Finny McConnell says Johnny Fay couldn’t take the pay cut if he quit the Hip and joined the Mahones


By Steve Newton

When you’re the drummer in Canada’s top rock band, there are quite a few perks available—and I’m not just talkin’ free flats of Labatt’s Genuine Draft. For Tragically Hip skin-basher Johnny Fay, the prestige of his position also gives him the chance to work with his hometown buddies, like Kingston, Ontario, Celtic rockers the Mahones.

Fay coproduced the band’s new CD, The Hellfire Club Sessions, which will be showcased when the quintet plays the Gate on Tuesday (February 23).

“We’re old friends,” explains Mahones singer Finny McConnell from Toronto, “but [Fay’s involvement] just came about by him hearing the preproduction tapes that we made. He dug what he heard and offered to help us make the record, so we kindly took him up on that nice offer.”

As well as coproducing, Fay plays drums on the entire album, but Hip fans needn’t worry about him quitting that band to bash out the Mahones’ party-time noise full-time.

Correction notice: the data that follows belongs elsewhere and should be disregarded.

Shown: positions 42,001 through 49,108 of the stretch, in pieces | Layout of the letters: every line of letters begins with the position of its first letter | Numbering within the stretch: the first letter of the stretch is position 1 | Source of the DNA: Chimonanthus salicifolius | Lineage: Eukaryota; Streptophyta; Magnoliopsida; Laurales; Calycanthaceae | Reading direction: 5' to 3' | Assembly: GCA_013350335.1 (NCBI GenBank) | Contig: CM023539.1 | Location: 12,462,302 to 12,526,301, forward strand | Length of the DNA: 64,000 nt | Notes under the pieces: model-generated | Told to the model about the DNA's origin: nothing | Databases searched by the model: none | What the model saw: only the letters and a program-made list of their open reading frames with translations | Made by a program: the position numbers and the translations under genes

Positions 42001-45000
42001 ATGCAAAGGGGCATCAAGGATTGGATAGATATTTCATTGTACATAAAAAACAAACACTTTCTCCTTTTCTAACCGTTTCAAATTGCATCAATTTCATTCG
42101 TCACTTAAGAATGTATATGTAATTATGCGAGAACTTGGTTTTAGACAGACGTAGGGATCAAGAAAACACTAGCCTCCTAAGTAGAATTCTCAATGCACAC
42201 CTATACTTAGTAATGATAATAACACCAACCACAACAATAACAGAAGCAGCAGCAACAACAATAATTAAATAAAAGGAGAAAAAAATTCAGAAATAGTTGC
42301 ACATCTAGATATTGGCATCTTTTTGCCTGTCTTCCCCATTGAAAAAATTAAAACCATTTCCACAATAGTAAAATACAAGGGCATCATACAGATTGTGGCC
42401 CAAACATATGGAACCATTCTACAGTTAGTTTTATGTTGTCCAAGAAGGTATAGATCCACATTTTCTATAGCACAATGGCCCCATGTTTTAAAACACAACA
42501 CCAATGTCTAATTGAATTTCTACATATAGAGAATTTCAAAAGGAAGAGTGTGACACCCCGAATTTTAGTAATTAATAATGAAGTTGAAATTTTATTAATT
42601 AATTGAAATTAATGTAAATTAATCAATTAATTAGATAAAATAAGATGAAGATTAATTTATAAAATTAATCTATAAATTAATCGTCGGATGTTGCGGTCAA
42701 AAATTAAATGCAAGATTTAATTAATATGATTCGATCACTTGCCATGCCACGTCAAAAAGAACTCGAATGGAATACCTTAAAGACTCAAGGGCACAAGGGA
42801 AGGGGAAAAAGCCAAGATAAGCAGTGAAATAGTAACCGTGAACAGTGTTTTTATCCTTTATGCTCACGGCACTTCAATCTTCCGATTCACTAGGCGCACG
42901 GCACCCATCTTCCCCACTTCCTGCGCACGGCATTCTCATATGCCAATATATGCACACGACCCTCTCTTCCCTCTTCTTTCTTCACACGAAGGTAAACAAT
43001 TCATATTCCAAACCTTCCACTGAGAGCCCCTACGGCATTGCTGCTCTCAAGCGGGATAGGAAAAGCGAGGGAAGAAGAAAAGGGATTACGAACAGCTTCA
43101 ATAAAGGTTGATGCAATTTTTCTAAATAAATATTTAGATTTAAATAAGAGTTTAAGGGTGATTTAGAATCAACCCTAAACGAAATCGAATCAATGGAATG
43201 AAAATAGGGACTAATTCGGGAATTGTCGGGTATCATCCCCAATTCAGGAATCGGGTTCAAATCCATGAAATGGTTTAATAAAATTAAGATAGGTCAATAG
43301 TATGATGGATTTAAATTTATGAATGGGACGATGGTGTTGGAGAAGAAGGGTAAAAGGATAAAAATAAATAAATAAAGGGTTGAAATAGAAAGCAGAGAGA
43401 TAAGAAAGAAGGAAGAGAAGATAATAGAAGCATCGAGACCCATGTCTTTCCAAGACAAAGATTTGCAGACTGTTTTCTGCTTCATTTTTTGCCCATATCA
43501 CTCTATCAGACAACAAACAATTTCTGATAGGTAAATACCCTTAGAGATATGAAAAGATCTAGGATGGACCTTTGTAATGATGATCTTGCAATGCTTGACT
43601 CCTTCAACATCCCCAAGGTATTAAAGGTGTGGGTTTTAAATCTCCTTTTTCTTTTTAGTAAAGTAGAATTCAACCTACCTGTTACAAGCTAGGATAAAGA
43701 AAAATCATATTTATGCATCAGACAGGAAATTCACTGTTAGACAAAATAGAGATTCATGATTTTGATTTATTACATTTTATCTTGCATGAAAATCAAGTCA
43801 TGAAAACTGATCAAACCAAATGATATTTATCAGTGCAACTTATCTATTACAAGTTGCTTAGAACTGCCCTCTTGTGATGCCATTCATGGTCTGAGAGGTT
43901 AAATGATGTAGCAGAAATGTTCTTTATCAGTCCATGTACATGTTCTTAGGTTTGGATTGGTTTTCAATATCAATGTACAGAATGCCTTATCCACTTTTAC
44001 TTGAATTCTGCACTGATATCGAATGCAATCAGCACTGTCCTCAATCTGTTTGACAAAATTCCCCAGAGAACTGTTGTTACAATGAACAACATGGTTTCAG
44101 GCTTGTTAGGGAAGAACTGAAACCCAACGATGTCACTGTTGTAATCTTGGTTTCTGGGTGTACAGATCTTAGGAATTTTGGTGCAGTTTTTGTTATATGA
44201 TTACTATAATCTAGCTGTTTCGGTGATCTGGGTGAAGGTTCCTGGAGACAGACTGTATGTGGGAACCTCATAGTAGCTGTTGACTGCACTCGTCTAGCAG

“He couldn’t take the pay cut,” quips McConnell, who nevertheless advises that Fay may have a future behind the recording console. “Every producer that we work with we learn things from,” he says, “and we definitely learned some new recording techniques from him. He has a good idea of how to get the vibes goin’ in the studio, and get the tempos happenin’, and get the live feel with the amps bein’ able to be turned up loud—a lotta things that we were tryin’ to accomplish before that we were havin’ trouble with.”

Furthering the Kingston connection, Tragically Hip bassist Gord Sinclair plays piano on the Tom Waits–like “Cocktail Blue”. And another pal who dropped in was current Junkhouse/former Crash Vegas guitarist Colin Cripps, who took the lead on the rocking “This Old Town”.

“He literally just grabbed a guitar off the wall and put down this smashing lead which sounds like something Adrian Belew would do—you know, the big, long notes—and we loved it.”

Like some of the Hip members, McConnell now makes Toronto his home, but he didn’t leave Kingston five years ago to be closer to the centre of the music industry. “I’m just a live-music lover,” he claims, “so I like to be around here to see all the shows, to be quite honest with you.”

McConnell has been indulging his passion for live music as a participant ever since St. Patrick’s Day 1990, when the nucleus of the Mahones was formed around several pints of Guinness.

“A friend of ours who owned a pub wanted to have some Irish music for St. Patrick’s Day,” he recalls, “so we got together with a couple of other guys and put together a setlist. We played the gig and everybody loved it so much that we’ve been playin’ ever since.”

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